There's a lot of history at Angelo's Fairmount Tavern in Atlantic City, and owner Angelo Mancuso III remembers it all.

Standing in what's now his office above the Italian restaurant that's been his family business for about 78 years, he can point out where his father - also Angelo - and aunt used to sleep in his grandparents four-bedroom home above the main bar and entrance. In the large closet that holds the tablecloths, aprons and other linens, he points out the spot where he used to watch TV as a child every Sunday night. That was back when he and his four sisters had sleepovers with grandma while his dad helped his grandfather in the commercial kitchen below.

"My dad was always here, he spent his whole life in this restaurant," the third-generation Mancuso says. "Me and my four sisters, we're all in this restaurant too."

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He remembers the names of the families who used to live in the houses the Mancuso's bought to expand the restaurant; the kids who used to play ball and the fathers who used to park their cars in the alley that's been enclosed to hold a second bar; and the restaurant workers who used to live in the apartments that are now a large banquet room upstairs and a dining room for parties of 10 or more downstairs. And he remembers being disgusted when he learned firsthand how sausage is made.

"As a kid, I used to hate making sausage. You know how it's really made - with the intestines, and you stuff the meat in with a machine?" he says, even as he smiles over the memory of his grandfather - who came to America alone from Delia, Sicily, at age 12, with only the vague notion he had an older sister in Reading, Pa., - teaching him how.

These days, he buys the sausage served at Angelo's Fairmount Tavern, but he'll still make it for family friends. And while his family's original sauces and stocks still are used in the kitchen, he prefers grilling when he's at home. But he leaves the cooking to Chef Gregory Montgomery, who his grandmother hired about 20 years ago as an intern from Atlantic Cape Community College's Academy of Culinary Arts.

Montgomery's own heritage is English and Polish, but even though he sometimes will offer stuffed cabbage on the specials menu, he knows people who come to Angelo's are looking for traditional Southern Italian cuisine such as the family's chicken Marsala and his own, very popular lobster ravioli.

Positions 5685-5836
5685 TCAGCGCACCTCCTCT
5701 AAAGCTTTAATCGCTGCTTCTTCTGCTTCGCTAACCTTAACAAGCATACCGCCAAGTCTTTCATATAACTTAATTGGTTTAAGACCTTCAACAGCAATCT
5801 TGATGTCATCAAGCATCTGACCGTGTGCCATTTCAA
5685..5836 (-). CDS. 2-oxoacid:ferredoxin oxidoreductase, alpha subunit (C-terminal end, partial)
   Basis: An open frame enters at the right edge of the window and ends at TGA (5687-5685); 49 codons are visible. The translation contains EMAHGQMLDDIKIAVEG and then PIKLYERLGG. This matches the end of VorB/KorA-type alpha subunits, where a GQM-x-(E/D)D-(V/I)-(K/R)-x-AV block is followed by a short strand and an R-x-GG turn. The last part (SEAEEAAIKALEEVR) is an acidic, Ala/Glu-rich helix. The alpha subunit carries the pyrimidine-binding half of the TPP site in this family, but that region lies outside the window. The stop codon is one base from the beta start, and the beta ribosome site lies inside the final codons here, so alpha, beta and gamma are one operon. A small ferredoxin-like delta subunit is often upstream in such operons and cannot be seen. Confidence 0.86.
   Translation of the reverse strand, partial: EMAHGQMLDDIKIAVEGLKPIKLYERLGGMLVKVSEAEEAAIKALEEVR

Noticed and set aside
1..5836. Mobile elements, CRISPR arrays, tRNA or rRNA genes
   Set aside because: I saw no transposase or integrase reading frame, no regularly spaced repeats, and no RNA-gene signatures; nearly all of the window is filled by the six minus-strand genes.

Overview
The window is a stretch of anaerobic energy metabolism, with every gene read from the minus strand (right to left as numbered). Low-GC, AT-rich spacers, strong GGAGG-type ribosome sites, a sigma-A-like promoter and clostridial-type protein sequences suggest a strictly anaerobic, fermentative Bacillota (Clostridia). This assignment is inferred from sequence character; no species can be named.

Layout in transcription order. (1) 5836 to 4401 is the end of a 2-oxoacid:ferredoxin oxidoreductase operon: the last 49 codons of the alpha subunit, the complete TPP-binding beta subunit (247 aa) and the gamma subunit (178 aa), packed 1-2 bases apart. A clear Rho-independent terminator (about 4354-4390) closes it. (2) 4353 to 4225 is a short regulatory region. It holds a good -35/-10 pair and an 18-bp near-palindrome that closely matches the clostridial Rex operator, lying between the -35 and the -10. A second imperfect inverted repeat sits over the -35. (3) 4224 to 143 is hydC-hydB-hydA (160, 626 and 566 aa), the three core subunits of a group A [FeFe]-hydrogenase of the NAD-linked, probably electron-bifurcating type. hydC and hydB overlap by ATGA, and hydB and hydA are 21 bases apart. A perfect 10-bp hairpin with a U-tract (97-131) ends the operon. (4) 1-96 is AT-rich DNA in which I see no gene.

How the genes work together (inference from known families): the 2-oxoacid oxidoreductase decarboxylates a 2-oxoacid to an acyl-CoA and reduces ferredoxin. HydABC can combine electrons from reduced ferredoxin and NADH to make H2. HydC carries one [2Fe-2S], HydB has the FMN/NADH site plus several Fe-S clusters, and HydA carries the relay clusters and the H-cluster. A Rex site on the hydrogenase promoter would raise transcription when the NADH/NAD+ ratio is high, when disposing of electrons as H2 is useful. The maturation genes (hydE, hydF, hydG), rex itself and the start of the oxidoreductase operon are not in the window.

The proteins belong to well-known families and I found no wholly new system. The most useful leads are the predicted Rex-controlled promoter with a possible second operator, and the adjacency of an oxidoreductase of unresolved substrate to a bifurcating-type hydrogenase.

That's fine by him. After 20 years, he can't help but embrace Italian cuisine, and he likes seafood, anyway.

"I'm a lobster lover. If I'm cooking at home, too, I'll do anything with seafood. I love fish, tilapia, sea bass when it's not expensive, clams, scallops - and scampi, my girls love my scampi," he says, although he'll also make meatloaf and spaghetti for his wife and three daughters. "A salesman came in here a few years ago and brought samples of lobster ravioli and I messed around with it. I guess it worked; on a Saturday night I do easily 40 or 50 orders of it."

And he does have bragging rights, even if the ravioli are pre-made, because his dish comes with a 6-ounce Brazilian lobster tail - expertly poached - and 3 ounces of jumbo lump crab meat, plus fresh spinach and tomatoes in the delicate cream sauce.

"If you're poaching it, you can do the finger test," he says, showing how the lobster meat should feel by pressing his index finger against the palm of his hand below his thumb. But really, that kind of expertise comes with years of experience. "If it's not completely done, it'll finish cooking in the sauce, when you simmer it low with the spinach, tomatoes and crab."

"If you don't want to poach it, just take it out of the tail, cut it in pieces, and saute it in good olive oil."

And even though he makes it almost every day at work, in his own home Montgomery reserves such extravagant fare for special occasions. The more affordable chicken Marsala is more likely to be found on his weeknight dinner table.

"It's one of the cheapest dishes you can make," he says. The trick is "when you're making the demi-glace, don't burn the bones. If you burn the demi glace, the sauce will taste burnt. You have to keep a close eye on it so it doesn't scorch. If you smell it (burning) it's already past."

And once you're cooking the chicken don't be alarmed when - not if - the pan's contents ignite when you're deglazing it. A little red wine will get all that charred goodness off the sides and draw it back into the chicken, where you want it.

"That's where all the flavor comes from," he says. "If you want to cheat, you can buy demi-glace mix (in powder form) from RC Fine Foods or Knorr makes a good one, and you just dump it into the pot, add water and whisk it until it's incorporated. Then you put it on the stove on high and stir it so it doesn't burn and you've got an easy demi glace."

The dish also can be easily adapted to taste, Add a little lemon-butter sauce, garlic and white wine instead of marsala sauce and you've got chicken picante, or use eggs in the batter and kick up the lemon zest and you have chicken Francaise. Or if you want a dinner everyone will be happy with, just come to Angelo's Fairmount Tavern and they'll make each person an Italian favorite with 78-years of history behind it.

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